[I]n the span of less than half a century, many Iranians have undergone a seismic shift in attitudes – moving from a tendency toward Islamism under secular rule to a yearning for secularization under theocracy.
This shift illustrates what the renowned Iranian scholar Homa Katouzian has dubbed Iran’s “short-term society.” Katouzian likens Iranian society to buildings whose owners prefer to demolish and reconstruct them from scratch, rather than renovate and make them more appropriate to the times. His idea is premised on the radical transformations the country has witnessed in its modern history. Since the turn of the 20th century, Iran has seen a succession of revolutionary upheavals: the Constitutional Revolution (1906-1911), which succeeded in establishing a parliament and social rights within the framework of a constitutional monarchy; the rule of Reza Shah (1925-1941), who undertook a vast program of modernization (including secularization) from above; the premiership of the liberal democrat Mohammad Mossadegh, who nationalized Iran’s oil industry in the early 1950s and was thwarted by a foreign-backed coup; and the 1979 revolution, which marked the rise of Islamism and the establishment of an “Islamic Republic,” enjoying popular support in its first decade of rule.
These major changes in the structure of Iranian society have produced a state of insecurity at multiple levels, pushing a volatile population toward rebellion whenever it has felt the ruler’s grip loosening. This is what we are seeing now with the protests triggered in September by the death in custody of 22-year-old Mahsa Amini – who hailed from Iran’s Kurdish community – after her arrest by the morality police for wearing the hijab “inappropriately.” In response, Iranians took to the streets and social media, proclaiming the Kurdish slogan, “Zan, Zendegi, Azadi,” or “Woman, Life, Freedom.”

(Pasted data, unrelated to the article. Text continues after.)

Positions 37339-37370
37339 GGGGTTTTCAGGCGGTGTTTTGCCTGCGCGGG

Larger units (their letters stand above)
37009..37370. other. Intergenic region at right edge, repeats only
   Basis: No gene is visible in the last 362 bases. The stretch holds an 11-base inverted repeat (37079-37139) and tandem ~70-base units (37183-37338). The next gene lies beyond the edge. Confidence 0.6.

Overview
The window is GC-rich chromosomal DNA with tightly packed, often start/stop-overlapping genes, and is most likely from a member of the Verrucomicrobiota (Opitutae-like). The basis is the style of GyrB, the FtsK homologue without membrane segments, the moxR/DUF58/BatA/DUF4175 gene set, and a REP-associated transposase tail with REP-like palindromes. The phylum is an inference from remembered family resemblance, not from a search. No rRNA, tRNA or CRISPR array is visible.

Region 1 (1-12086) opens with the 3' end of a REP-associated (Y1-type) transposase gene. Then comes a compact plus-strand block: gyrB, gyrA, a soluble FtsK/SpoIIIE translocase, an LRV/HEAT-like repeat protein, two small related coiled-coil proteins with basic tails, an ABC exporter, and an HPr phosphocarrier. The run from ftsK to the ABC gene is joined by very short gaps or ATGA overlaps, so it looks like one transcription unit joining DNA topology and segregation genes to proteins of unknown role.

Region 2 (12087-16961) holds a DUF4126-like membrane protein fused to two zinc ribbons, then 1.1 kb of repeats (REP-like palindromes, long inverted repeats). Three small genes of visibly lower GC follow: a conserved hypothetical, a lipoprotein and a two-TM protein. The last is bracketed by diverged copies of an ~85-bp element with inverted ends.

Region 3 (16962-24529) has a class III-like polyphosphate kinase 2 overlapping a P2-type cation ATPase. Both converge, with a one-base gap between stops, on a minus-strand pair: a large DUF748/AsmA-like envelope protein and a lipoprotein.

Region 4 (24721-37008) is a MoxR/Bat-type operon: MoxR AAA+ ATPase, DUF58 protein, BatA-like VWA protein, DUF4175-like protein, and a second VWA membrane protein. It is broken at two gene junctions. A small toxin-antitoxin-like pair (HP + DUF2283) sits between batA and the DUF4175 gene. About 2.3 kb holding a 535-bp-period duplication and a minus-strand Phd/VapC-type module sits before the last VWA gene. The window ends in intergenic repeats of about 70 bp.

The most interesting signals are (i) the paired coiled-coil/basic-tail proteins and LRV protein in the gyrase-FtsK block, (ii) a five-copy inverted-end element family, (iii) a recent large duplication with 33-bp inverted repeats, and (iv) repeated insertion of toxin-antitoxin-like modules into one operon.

So far, this movement has differed markedly from any other since 1979, not least due to the unified slogan it has adopted. That the movement is moreover spearheaded by women, in a country where women are known for their tenacious and audacious character, must surely ring alarm bells for the entrenched regime.
Yet the grievances underlying and leading up to this moment have been building for years — Amini’s death was simply the spark that lit the fire. For the first time since 1979, a momentous social movement has erupted, making plain to all the extent of the rift between the Islamic Republic and significant segments of Iranian society. Some observers might counter that the 2009 protests, ignited by disputed presidential elections, were of a similar nature. This is true to an extent, but the crux of that uprising was a struggle between the two main political currents within the Islamic Republic, known as “principlists” (or hard-liners) and reformists, respectively. If 2009 could be described as a crack in the system, 2022 marks a deeper fissure.
Despite being leaderless thus far, the 2022 protests are the first major confrontation between the political and religious establishment and a generation that feels no affinity for it. The young men and women in the streets today have no ambitions within the existing political system, which they feel does not represent them. For years now, they have steadily invented their own imagined world, one without Iran’s social and religious laws, knowing full well the government could ill afford to get into a confrontation with them. The death of Mahsa Amini was the straw that broke this camel’s back. [Continue reading…]